Prof. Jan Willem Van-Henten: University of Amsterdam
Moses as Heavenly Messenger in As. Mos and Qumran Documents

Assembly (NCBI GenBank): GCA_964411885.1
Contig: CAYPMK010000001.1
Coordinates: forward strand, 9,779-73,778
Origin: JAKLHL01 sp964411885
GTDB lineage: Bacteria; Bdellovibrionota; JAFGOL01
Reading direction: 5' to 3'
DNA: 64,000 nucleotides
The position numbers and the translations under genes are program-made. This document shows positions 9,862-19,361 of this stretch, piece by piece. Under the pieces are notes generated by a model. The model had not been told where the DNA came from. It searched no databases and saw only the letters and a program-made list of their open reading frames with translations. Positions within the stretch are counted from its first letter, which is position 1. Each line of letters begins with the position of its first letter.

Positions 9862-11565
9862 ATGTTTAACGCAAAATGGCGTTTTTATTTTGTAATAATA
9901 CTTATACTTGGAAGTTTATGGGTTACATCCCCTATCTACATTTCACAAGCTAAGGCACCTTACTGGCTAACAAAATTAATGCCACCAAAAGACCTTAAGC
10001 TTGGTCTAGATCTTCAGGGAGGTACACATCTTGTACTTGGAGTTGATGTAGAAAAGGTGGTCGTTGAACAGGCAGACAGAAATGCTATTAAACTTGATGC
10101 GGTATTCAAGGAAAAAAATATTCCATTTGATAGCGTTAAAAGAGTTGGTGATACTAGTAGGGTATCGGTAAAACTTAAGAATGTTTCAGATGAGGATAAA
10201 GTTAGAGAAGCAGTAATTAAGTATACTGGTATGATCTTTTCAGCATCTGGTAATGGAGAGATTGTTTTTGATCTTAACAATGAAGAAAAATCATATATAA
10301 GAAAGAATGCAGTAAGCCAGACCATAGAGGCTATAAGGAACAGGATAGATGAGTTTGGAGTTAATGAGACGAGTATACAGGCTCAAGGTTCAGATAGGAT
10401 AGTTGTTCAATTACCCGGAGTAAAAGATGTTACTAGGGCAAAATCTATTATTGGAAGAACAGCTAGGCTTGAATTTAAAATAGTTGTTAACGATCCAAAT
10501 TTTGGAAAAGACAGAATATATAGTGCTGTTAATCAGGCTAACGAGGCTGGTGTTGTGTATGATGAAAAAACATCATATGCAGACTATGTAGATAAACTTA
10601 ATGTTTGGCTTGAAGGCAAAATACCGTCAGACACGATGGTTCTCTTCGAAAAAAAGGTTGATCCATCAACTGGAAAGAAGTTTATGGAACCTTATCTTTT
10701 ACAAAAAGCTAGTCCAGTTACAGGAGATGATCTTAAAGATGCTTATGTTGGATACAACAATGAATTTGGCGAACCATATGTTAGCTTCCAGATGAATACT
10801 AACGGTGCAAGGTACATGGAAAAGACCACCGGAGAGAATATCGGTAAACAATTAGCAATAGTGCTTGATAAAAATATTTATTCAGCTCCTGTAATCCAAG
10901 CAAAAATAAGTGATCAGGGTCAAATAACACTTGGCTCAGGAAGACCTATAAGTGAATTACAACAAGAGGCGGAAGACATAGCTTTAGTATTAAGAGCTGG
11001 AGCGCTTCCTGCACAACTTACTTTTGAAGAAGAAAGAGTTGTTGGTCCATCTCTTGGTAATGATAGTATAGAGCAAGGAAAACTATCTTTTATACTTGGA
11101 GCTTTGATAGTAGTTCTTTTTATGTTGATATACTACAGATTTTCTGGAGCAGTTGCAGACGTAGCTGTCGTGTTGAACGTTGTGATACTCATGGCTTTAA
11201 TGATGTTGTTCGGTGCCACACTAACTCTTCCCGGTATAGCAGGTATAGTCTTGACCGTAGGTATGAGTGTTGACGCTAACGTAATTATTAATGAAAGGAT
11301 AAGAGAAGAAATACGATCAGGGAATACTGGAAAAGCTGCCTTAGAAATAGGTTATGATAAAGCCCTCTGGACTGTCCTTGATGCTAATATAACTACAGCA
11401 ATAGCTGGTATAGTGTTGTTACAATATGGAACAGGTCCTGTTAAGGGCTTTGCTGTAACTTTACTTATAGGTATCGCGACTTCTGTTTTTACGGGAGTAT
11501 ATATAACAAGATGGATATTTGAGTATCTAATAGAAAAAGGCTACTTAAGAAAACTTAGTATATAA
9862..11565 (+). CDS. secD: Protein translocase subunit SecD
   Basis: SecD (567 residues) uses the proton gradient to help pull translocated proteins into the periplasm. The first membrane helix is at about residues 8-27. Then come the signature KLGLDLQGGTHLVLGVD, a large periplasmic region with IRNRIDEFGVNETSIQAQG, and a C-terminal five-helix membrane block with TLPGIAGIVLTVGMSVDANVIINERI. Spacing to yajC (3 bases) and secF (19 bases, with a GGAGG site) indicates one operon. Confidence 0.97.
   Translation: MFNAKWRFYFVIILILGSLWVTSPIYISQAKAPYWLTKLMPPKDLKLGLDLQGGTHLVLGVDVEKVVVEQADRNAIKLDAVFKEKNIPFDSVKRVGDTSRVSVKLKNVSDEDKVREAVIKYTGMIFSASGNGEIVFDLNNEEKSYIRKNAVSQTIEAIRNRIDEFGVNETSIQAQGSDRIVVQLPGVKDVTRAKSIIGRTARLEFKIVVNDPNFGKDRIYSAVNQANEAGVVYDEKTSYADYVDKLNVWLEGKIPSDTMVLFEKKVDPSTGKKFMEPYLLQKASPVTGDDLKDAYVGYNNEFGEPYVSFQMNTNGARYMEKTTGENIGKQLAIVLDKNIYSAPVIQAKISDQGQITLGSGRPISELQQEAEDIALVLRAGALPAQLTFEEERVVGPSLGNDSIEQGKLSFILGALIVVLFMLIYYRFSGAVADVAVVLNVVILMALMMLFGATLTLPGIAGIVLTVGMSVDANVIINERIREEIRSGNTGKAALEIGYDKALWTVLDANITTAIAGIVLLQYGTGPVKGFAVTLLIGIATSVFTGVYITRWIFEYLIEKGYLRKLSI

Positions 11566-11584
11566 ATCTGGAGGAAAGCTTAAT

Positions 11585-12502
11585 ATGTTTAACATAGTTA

The first section of the eschatological events in As.Mos. 10:1-10 concerns God_s manifestation, the disappearance of the devil and the vindication of the faithful (10:1-2). The interpretation of the messenger figure in 10:2 is notoriously difficult. Some scholars have argued that this messenger is an angel: either the archangel Michael who avenges Taxo and his sons (ch. 9), or an angelic mediator who conveys Taxo_s cry for vengeance to God (G. W. E. Nickelsburg; D. C. Carlson). Yet, the Assumption mentions neither such an angelic task elsewhere nor a cry for vengeance. Moreover, the phrase nuntius probably refers to a human messenger and not to an angel (angelus). The messenger_s "filling of his hands" is a technical phrase for the consecration of priests, an understanding which led Johannes Tromp to the hypothesis that Taxo himself was the messenger, consecrated as priest in heaven (JSJ 21[1990] 200-9). This makes Taxo the Levite into a suffering person who is vindicated posthumously in heaven. Yet, this reading also has its disadvantages, since it implies that Taxo fulfilled the vindication he asked for himself on earth. Therefore, a third interpretation may be taken into consideration. In another passage the Assumption explicitly mentions Moses as messenger (11:17) and hints at his role as intercessor for Israel (12:6). Like Taxo, Moses is of priestly descent. Thus, As.Mos. may refer in 10:2 to Moses as a messenger as well and presume his ascent to heaven before his acting as priestly intercessor on behalf of Israel at the eschaton. The second part of this paper will argue that descriptions of Moses in Qumran_passages like 4Q377ii support this interpretation.